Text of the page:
Posts Categorised: 2019 Knee Saga
Mind and Body
Time enough has been spent sunk in a trough of despair. I walk out to my neglected, dusty SKODA and assess my ability to do an emergency stop. Done! When did I do an emergency stop last anyway?
I hobble down to the post-office and find that the world loves cripples. I’m pushed to the front of the queue.
My dear friend GGB has this eccentric idea that we have to read all 11 volumes of Proust’s In Search of Lost Time. I’m way behind. Am I really interested in the minutiae of French society in the early 20th Century? No! However, we meet with a couple of other friends and have infrequent but entertaining evenings which are mostly about finding ways NOT to read too much Proust. So far, we have read Jane Austin’s Emma for comparative purposes, visited an exhibition about Proust and Medicine of the Belle Epoque, arranged for an erudite old friend to show us the film of The Dreyfus Affair, and explain the impact on Proust (who was half Jewish and wrote about it in Guermantes Way – Vol. 3) and read How Proust can Change your Life by Alain de Botton. (He hasn’t!)
Wake up those Taste buds:
I scoop us a kilo of ripe tomatoes, one green pepper, one cucumber, half an onion, garlic, sherry vinegar, plenty of virgin olive oil, some stale white bread, salt and pepper. WHIZZ (once in the magimix ) WHIZZ! (Again in the nutri-bullet) and Hay Presto I have the most delicious, creamy GAZPACHO. Serve in small glasses, ice cold.
I am inspired by my favourite film, Almodovar’s Women on the Verge of a Nervous Breakdown. Gazpacho features prominently with hilarious consequences when imbued by the Spanish Guardia Civil.
I buy myself a static bike; pay my plumber a fortune to assemble it and here I go trying to get my reluctant bionic knee to complete a rev. The secret is to put the seat very, very high and miles back. That way you hardly have to stretch your leg at all.
Down those terrible basement stairs, we descend once more. Tom never leaves my side for the next four days. Here’s a picture of him trying to put on those awful compression socks. They have a hole at the end of the foot which means that toes are constantly sticking out. Presumably this is a design purely to irritate the patient.
My children-carers are all wondering what will happen next week when Tom has left and the girls are back at work. After a nasty moment when a “home-help” was mooted I booked myself in to rehab in Reading.
Absolutely nothing I want to write about those five days.
Because I was still heavily involved in the opioids I became zombified.
Bit confused about opioid/opiate so I googled it.
“Pain-numbing medicine made from the opium poppy plant are called opiates. Man-made versions of these drugs are opioids, but that word often refers to all forms of opiates. Opioids and opiates work the same way. Opioids are narcotics, which tell your brain you are not in pain.”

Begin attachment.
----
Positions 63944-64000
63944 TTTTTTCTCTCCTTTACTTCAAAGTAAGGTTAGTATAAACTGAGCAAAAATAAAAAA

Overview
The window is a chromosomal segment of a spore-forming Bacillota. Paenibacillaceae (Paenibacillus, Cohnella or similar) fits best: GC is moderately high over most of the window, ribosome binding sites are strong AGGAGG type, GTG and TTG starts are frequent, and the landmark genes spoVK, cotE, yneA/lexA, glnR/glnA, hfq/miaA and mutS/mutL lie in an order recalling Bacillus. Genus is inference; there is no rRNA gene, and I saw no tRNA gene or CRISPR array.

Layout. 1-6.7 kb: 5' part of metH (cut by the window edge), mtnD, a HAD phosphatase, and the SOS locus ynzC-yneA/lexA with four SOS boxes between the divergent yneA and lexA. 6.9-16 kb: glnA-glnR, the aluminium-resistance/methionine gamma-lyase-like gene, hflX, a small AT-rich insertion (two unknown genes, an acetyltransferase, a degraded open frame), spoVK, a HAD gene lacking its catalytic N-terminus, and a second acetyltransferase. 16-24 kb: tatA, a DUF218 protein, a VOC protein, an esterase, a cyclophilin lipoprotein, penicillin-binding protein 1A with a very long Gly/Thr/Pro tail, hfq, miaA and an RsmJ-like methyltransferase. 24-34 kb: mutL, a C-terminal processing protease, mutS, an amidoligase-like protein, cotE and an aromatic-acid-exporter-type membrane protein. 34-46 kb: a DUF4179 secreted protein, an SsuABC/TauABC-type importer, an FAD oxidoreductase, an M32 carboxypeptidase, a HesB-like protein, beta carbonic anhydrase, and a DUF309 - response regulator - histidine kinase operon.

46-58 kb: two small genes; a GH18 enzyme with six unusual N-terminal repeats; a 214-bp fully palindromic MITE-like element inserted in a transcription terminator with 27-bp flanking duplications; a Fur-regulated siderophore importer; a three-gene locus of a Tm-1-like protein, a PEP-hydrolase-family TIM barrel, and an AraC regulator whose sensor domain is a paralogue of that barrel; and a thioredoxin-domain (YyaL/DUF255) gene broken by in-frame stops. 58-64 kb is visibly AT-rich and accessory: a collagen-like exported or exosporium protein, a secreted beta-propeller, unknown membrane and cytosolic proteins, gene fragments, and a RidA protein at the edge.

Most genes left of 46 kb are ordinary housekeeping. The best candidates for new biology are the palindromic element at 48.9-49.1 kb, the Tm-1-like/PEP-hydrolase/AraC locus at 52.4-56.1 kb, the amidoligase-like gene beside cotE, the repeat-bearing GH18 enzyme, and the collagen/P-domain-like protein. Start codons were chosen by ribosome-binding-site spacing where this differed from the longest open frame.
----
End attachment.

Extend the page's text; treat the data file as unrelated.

Got that straight now?
The opioids (codeine in my case) take me on a journey into the darkest recesses of my mind. I don’t exactly hallucinate but I conjure up images of my surgeon wearing green welly boots and a grass skirt doing a tribal dance above my knee wielding a chain saw… Whooping!
They also blow you up, kill your appetite and reduce your mind to mush. I thought I would read the whole of the second vol of Proust during the recovery period. Some hope! Didn’t read a word for four weeks. Perhaps the thing I object most to these drugs is that after a few weeks they stop telling your brain you are not in pain and the expectation is that you double the dose and there we go into prescription addiction. I stopped taking them and the brain pain is getting better and the knee pain is getting worse.
Conversely, it is the physios’ job to ensure the brain registers as much pain as possible. The physiotherapists in rehab are brutes. Sometimes disguised as angels with pink smudges of lipstick across their mean lips. The favourite mantra is:
“If you don’t straighten your knee you will go back to hospital and have a MUA (Manipulation Under Anaesthetic) and that will be MUCH worse than doing a few painful exercises.”
“You have one hour with us and 23 hours with yourself. If you don’t straighten your knee it’s your fault.” Yes, they really do say that!
“Relax!” They shout! “Let gravity do its work.”
Today, I’m going to tell them that I respond better to praise. I could give them a script:
Well done Margie! Your knee is a little more flexible!
Well done Margie! I can just feel the effort you are putting in to this!
Well done Margie! You are amazing!
They could just change the name and use it for other people.
I’m five weeks in and haven’t got my life back. 13th November is my birthday and brings me to the six-month mark.